Couple returns to Texas A&M's Poultry Science Department
Yuhua Farnell is an instructional assistant professor of avian anatomy and physiology courses. Morgan Farnell is an associate professor of poultry microbiology
Over the course of the summer, the Department of Poultry Science at Texas A&M University welcomed Yuhua and Morgan Farnell back to its faculty.
Dr. Yuhah Farnell joined the POSC faculty on Aug. 1 as an Instructional Assistant Professor. In this position, she will serve as instructor of record for POSC 308-Avian Anatomy and Physiology, POSC 609-Avian Physiology, and one section of ANSC 481-Senior Seminar. She is also developing a new techniques oriented graduate course that should be beneficial for POSC, ANSC, and FSTC graduate students. This course will be offered initially during the Spring semester of 2017.
Yuhah has a minor research appointment, and she intends to pursue her interests in molecular neurobiology, exosomes and circadian clocks. Prior to her transition to Texas A&M, she served on the faculty of the Department of Biochemistry, Molecular Biology, Entomology, and Plant Pathology at Mississippi State University. She received her PhD in Genetics from the Animal Science Department at Texas A&M in 2002.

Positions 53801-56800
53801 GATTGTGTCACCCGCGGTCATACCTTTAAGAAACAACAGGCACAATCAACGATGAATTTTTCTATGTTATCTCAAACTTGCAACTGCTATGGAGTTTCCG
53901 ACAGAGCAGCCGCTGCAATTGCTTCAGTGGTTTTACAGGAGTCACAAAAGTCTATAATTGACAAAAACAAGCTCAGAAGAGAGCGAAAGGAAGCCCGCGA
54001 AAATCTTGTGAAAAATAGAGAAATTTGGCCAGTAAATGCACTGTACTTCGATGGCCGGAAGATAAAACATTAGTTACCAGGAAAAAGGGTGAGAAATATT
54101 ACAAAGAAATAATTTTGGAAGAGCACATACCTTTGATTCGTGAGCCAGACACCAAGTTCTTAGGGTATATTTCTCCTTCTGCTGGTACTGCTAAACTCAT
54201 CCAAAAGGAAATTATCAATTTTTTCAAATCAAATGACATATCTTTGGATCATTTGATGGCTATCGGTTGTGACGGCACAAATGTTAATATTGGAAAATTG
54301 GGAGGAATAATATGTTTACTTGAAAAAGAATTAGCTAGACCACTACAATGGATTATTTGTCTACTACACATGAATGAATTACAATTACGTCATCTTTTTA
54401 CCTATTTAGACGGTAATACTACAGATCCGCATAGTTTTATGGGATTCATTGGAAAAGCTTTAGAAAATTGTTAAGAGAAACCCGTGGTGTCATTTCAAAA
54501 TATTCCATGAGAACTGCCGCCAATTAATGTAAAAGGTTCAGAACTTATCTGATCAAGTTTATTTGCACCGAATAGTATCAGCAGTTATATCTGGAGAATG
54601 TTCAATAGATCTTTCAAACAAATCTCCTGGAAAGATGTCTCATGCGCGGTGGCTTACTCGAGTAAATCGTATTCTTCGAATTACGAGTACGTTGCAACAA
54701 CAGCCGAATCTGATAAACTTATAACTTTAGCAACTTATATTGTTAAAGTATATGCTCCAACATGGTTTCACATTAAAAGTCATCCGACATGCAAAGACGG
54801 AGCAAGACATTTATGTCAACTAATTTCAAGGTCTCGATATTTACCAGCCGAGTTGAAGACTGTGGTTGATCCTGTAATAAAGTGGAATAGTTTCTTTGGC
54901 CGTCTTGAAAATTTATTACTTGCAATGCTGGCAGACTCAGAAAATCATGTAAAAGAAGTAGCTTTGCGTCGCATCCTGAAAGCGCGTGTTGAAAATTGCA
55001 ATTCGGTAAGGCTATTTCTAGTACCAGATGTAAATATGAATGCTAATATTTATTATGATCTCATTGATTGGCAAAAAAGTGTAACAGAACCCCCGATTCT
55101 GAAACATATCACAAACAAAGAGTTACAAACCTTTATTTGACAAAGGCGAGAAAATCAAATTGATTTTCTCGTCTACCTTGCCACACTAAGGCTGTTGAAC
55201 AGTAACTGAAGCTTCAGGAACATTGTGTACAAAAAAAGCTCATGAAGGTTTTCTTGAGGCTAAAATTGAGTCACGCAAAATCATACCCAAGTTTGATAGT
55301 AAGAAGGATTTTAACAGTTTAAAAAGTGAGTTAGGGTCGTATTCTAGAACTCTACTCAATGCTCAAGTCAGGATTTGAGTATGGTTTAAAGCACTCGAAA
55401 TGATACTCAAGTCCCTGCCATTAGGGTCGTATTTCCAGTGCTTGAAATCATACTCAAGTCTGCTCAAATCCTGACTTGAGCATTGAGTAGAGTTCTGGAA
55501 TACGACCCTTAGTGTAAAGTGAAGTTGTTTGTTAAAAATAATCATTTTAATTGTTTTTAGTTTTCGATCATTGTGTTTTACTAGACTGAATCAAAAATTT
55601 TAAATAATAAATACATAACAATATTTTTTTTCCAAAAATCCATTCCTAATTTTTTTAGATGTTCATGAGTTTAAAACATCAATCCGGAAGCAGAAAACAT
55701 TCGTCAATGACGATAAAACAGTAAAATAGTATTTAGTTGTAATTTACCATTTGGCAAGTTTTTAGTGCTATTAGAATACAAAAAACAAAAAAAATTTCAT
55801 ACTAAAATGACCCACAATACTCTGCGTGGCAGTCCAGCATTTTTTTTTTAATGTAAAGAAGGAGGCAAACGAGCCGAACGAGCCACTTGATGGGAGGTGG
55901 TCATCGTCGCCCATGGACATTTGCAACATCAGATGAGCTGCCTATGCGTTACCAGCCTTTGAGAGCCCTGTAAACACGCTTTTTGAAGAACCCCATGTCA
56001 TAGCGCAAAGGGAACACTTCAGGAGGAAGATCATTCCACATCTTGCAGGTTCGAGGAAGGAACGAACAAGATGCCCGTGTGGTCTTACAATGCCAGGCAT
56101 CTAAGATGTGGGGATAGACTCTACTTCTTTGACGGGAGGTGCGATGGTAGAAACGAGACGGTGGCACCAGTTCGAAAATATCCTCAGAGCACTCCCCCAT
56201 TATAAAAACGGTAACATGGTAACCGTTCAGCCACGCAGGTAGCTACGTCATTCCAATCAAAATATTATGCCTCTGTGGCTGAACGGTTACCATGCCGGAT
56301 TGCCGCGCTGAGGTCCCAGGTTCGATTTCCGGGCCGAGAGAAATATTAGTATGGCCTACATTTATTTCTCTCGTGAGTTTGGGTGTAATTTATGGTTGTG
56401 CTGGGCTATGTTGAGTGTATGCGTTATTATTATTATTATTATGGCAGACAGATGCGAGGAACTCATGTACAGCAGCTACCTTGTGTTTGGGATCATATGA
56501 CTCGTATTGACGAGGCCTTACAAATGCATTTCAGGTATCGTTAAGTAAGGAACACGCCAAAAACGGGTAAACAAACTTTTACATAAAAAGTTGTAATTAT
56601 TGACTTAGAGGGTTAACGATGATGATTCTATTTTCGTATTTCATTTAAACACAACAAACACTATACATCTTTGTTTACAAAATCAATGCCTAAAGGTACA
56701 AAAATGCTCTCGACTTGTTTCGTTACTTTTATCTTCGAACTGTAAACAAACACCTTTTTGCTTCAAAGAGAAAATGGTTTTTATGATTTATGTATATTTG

Dr. Morgan Farnell returned to the POSC faculty on June 1 as an Associate Professor of Poultry Microbiology, having previously been a faculty member there between 2005 and 2013. When he left Texas A&M in 2013, Morgan served as Associate Professor and Poultry Extension Program Leader for the department. For the past three years, Morgan was a faculty member in the Department of Poultry Science at Mississippi State.
His research interests/expertise includes rapid response strategies to emerging reportable diseases (exotic Newcastle Disease or high path Avian Influenza), development of humane methods of euthanasia of commercial poultry and evaluation of the host immune response to pathogen challenge. Morgan will serve as instructor of record for POSC 302-Avian Science Laboratory and POSC 649—Immunology. He received his PhD in Veterinary Microbiology from Texas A&M in 2003.